Posted tagged ‘Barracuda’

“Let us keep the dance of rain our fathers kept and tread our dreams beneath the jungle sky.”

April 13, 2019

I was between asleep and awake when I heard the rain. It was dripping from the roof to the overhang below my window. I stayed in bed just a bit to listen. When I got downstairs and let Henry out, I was surprised to see the rain was mere drops, one by one. I hardly got wet running for the papers.

The sky is still cloudy, but the rain has since stopped.

This morning it is Barracuda, a film made in 1978. The director, the writer and the star are all the same person, Wayne Crawford. I guessed the decade of the movie before I looked. The houses are all low slung, a Brady Bunch sort of look. The men’s bathing suits are those striped gym sort of shorts. Women are in bikinis but not so skinny as now. When the barracudas strike, the water is roiled and all you can see is blood, not so special effects. My favorite scene so far is of the mouth of the barracuda with a leg sticking out.

When I was a kid, a rainy Saturday was the worst. I’d beg my mother to let me ride my bike anyway. I usually lost that argument. All four of us stuck inside drove my mother crazy. If I had a book, I’d find a quiet spot and read the afternoon away, but no book meant boredom. TV was the only other diversion but even that got boring. I’d keep checking out the windows hoping the rain had stopped. If it had stopped, I was out the door with bike in hand. Riding after a rainstorm was great fun. I’d ride through every puddle I could, and I’d watch the fan of water spread out from each side of my front tire. I’d raise my legs off the pedals so I wouldn’t get wet.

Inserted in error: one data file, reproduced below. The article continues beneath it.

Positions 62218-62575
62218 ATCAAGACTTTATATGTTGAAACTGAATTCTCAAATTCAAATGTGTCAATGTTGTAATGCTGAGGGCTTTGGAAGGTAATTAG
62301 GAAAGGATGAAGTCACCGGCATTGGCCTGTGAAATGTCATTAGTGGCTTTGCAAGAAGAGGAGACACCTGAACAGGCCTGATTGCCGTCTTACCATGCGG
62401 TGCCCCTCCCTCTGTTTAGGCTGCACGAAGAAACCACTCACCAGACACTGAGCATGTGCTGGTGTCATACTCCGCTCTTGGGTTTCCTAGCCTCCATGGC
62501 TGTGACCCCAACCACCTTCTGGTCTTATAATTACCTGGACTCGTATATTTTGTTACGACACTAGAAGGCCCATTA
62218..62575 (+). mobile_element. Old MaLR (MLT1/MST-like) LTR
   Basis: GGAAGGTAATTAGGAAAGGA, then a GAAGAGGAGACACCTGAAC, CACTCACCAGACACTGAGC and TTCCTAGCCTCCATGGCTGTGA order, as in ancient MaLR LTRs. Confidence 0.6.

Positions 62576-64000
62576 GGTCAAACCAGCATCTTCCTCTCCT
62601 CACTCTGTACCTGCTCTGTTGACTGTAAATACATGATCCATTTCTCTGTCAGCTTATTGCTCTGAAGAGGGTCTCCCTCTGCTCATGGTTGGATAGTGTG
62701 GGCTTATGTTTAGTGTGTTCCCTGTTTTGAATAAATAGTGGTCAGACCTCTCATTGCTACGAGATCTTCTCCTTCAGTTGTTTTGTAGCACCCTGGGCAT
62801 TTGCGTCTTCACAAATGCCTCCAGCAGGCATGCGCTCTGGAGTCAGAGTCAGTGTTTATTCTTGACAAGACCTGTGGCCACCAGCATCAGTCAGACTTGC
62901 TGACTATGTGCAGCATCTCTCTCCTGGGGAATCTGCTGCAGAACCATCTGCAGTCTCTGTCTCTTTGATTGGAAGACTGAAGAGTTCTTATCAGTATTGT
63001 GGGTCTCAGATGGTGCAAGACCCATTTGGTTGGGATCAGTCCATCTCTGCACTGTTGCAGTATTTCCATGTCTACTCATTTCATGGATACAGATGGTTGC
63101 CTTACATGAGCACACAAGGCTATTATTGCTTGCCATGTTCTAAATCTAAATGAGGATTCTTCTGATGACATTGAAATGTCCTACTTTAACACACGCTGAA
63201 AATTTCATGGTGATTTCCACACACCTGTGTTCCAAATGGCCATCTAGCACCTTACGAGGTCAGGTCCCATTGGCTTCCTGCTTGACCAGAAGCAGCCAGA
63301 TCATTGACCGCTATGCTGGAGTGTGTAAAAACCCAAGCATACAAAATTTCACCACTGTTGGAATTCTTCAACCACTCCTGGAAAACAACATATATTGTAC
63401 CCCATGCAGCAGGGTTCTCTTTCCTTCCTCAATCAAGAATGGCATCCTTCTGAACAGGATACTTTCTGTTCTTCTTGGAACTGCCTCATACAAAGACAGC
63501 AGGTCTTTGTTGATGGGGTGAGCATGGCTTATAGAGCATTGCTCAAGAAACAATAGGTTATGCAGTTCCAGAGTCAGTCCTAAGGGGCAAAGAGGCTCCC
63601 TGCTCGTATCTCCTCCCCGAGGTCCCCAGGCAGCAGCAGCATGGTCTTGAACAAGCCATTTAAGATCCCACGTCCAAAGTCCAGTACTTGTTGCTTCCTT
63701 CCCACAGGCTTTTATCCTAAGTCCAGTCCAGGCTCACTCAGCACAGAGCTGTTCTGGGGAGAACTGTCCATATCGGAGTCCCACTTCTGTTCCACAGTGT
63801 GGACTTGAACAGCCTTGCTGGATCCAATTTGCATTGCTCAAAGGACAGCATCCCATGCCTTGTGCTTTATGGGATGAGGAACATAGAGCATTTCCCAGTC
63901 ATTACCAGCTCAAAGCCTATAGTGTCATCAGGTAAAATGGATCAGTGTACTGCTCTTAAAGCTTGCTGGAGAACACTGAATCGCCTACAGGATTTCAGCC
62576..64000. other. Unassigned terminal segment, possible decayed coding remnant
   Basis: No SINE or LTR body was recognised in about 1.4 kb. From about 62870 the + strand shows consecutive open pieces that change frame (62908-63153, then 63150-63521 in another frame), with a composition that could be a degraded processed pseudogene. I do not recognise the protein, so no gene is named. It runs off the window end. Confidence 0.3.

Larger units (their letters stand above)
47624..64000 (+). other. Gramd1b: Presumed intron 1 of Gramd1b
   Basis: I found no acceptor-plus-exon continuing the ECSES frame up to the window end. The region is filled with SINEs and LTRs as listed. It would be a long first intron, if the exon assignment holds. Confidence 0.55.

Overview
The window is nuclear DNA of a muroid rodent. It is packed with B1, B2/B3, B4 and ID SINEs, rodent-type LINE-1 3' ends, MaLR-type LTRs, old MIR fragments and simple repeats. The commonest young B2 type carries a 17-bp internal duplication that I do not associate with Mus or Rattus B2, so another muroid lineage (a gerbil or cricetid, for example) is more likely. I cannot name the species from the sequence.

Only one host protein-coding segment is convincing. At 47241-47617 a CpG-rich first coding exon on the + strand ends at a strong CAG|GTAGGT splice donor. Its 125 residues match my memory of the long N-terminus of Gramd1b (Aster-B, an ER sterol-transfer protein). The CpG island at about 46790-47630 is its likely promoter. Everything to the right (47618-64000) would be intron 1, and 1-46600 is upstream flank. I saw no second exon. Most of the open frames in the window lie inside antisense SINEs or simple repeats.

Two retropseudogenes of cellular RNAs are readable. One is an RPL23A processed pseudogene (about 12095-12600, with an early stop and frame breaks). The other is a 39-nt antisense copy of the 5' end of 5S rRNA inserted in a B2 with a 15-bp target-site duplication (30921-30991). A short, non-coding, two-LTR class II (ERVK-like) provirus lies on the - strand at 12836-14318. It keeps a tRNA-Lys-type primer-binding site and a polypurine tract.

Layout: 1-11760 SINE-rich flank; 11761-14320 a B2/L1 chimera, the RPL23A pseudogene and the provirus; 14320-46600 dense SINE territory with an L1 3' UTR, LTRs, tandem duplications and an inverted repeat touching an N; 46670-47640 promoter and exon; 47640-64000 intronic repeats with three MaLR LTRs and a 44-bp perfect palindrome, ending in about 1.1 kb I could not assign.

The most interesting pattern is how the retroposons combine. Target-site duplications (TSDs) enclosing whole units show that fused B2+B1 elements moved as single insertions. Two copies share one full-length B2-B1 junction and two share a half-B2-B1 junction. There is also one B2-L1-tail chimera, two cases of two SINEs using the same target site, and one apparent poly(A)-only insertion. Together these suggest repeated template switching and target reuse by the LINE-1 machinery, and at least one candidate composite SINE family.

One of my friends gave me a fold up umbrella as a going away present before I left for Ghana. It was the rainy season there. During the first week of training, I used the umbrella on my walk to language class. When the class was finished, I sat out of the rain to watch it for a while. When I left to go back to my room, I forgot my umbrella. Once I realized, I hurried back. The umbrella was gone. I was upset, but in the long run, it didn’t matter. I never saw anyone carry a rain umbrellas. People either got wet or found a place out of the rain. I sat in a kiosk once, invited by the owner. I was an object of curiosity. Every person walking by looked and I suppose wondered why the white woman was in the kiosk. I always said, “Barka da yamma,” good afternoon in Hausa to each of them. I always got smiles.